WINONA, Minn. – In Winona, no one wants to recreate the past 150 years. Those were times of turmoil, when the Treaty of 1862 was signed with the federal government. Battles between settlement-minded Minnesotans and the Dakota bands broke out regularly. Meanwhile, skirmishes amongst the Indians erupted over choosing to stay, fight or leave the area. This all played out along the banks of the mighty Mississippi River.
Looking back in this small southeast Minnesota town can be a tricky feat. But the town of Winona will kick off its sixth annual event, the Dakota Homecoming, June 5 – 6, and city officials hope it will buttress race relations between the Dakota peoples and its present-day inhabitants.
Every event at the two-day festival is meant to cement that which was torn apart by events that unfolded long ago. The homecoming features dance performances by Dakota peoples, youth outreaches, group camping, art exhibits and community meals. The two sides will gather in the newly built Unity Park and work to patch their common past.
Reconciliation by definition is to restore, but some historical officials said a public overture is a good start, but other components are necessary. Travis Zimmerman, Indian Affairs liaison for the Minnesota Historical Society, said the recipe should contain historical accuracy. Official versions are rife with revised history and most local residents know nothing of their area’s past, he said.
“The real American Indian story about events here in Minnesota has not been told. There’s a lot of healing that has to be externally, but there is also healing that has to be done internally for Indians.”
The path to reconciliation first began in 1987, when then Minnesota Gov. Rudy Perpich declared it the official year of reconciliation between non-Natives and Natives, Zimmerman said.
Both sides also agree that settlement began the splintered historical viewpoint. Dakota peoples migrated to the areas they now inhabit, including Iowa, Nebraska, upstate Minnesota and the Dakota states.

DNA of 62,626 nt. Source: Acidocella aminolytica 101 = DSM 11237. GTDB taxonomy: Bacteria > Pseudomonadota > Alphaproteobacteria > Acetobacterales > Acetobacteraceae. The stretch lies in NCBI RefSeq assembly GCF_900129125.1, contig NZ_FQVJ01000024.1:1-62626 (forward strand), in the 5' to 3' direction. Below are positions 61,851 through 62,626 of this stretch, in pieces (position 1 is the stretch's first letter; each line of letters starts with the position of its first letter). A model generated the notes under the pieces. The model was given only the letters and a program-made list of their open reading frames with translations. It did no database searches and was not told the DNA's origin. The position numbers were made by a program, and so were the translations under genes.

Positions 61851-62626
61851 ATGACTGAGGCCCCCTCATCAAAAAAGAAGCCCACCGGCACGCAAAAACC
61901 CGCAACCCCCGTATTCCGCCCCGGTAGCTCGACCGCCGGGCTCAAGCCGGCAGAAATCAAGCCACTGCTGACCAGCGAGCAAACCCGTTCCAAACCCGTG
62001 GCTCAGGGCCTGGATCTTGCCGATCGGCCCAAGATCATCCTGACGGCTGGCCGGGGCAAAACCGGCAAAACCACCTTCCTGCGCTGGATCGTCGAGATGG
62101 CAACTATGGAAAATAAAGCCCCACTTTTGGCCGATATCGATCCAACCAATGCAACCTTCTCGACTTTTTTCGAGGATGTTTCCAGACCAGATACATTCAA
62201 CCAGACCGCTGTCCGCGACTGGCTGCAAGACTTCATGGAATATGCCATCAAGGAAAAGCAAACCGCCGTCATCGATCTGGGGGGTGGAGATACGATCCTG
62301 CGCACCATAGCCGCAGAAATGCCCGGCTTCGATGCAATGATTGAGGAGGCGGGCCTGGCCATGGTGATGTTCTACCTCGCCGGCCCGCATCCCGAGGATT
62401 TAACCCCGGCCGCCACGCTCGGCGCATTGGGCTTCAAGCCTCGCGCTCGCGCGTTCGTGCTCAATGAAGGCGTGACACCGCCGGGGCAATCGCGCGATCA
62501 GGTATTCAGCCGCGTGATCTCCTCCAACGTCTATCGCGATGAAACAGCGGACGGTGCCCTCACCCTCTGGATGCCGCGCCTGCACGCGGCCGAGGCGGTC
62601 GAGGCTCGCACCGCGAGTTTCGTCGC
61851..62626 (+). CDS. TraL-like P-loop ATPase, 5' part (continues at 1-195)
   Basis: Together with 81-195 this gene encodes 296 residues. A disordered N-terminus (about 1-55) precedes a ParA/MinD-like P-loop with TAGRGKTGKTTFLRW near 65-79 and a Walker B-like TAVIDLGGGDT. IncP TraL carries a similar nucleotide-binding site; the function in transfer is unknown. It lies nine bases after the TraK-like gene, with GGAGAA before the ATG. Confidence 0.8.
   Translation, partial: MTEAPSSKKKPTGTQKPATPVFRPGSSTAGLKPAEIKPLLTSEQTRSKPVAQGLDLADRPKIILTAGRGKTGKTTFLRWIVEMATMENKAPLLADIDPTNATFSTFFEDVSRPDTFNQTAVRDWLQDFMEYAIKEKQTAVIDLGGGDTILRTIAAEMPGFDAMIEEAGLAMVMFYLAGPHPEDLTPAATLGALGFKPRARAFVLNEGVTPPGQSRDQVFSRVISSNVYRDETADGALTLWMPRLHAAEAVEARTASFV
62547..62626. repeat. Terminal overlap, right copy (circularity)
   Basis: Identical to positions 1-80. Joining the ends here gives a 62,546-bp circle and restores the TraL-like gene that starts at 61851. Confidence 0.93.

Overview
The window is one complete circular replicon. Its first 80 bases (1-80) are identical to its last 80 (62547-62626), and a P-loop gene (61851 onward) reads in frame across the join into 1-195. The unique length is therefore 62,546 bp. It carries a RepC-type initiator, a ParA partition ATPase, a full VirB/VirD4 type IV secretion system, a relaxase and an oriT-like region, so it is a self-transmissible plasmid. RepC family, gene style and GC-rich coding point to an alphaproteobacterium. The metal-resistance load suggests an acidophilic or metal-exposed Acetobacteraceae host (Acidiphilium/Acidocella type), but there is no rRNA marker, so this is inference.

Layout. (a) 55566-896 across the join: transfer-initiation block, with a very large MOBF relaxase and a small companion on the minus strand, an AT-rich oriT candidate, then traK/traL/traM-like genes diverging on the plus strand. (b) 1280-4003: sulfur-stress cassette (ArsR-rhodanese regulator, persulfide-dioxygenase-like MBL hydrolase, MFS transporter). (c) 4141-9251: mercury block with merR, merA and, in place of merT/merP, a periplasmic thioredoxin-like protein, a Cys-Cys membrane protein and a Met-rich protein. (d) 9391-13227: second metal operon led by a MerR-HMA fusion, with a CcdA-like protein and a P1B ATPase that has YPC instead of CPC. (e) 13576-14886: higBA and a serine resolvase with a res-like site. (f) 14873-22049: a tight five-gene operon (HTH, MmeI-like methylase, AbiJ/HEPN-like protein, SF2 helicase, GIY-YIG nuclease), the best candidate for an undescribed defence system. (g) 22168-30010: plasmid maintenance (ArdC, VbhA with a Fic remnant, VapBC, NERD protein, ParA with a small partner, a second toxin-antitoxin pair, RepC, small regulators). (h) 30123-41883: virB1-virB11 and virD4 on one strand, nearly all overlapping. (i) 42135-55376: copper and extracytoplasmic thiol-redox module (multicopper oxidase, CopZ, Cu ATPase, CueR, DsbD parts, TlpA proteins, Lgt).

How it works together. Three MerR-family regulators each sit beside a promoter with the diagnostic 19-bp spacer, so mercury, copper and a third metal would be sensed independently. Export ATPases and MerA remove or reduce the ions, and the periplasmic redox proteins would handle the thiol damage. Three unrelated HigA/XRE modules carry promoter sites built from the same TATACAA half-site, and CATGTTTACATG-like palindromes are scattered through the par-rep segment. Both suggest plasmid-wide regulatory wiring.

Nearly 150 years later, Winona city leaders reach out to Dakota leaders to invite the relocated Indians back to what was once their home territory. The bands invited include the Santee Sioux, Sisseton and Wahpeton bands, among others.
Winona City Manager Eric Sorensen said the city puts $18,000 in allocations to the event, and lends hours of city staff time. Coupled with private donations, it all goes toward making the event happen.
Trying to sum up the checkered history between the Dakotas and the non-Natives is a sizeable undertaking. Most around Winona are familiar with the Treaty of 1862 but not so common is “Otakuye Hdihunipi,” a Dakota form of “All relatives have come home.”
Sorensen said the city’s wish is to “continue to make Winona a place where Dakota people can be heard by white people sincerely, free of normal politics.
“Success is measured by how effectively we hear one another and how follow-up meetings go.”
Leonard Wabasha, cultural resources director for the Shakopee Mdewakanton Sioux Community, is the seventh generation grandson of the original and noted Dakota chief, Wapahasa. Wabasha is how the name has changed spelling over the years, he said.
“There’s a deep and tragic history of the Dakota Indians and the people of Minnesota. Basically, there’s positives and negatives.”
Wabasha characterized the history of the Winona area as a muddied affair aided by government treaties, dishonest agents and swindled annuities to Indian recipients. Wabasha’s mother, Vernell Wabasha, married the sixth generation grandson of the original Dakota chief. She recalled a more recent state history that limited education and economic opportunities to its Native inhabitants.
“Back in the day we didn’t know there were scholarships to go to school. You could literally count on your hands the number of educated Indians.”
Zimmerman said healing in a historical sense can often come from speaking truthfully. At the Dakota Homecoming, one scheduled event seems to hinge on this theory, “The Truth Telling Circle.” The open event allows members of the Dakota people and Winona residents to face each other and bear grievances or offer apologies for past deeds. The event, while respectful, can often be complicated, officials said.
“It’s (truth circle) can be brutally honest,” said Cynthya Porter, a past Dakota homecoming attendee. “It’s unity between the people now and the people who used to live here.”
But the truth is coming out, a little at a time. Diveristy Foundation CEO Ed Lohnes Jr. said the Talking Circle is perhaps the most effective element used to bond the Natives to non-Natives and the past to the present. The first year of the homecoming, it was most impactful because state politicians were present.
“It is spiritually enlightening and emotional,” said Lohnes, a Spirit Creek member. “It’s set for an hour-and-a-half but it can go three to four hours. It’s not just the telling, it’s also the listening.”
By the end of this year’s event, another conciliatory moment will be captured. The feeling is good, in small doses.
“It’s a sad history for the Dakota people and it isn’t something you want to remember all the time,” Vernell Wabasha said.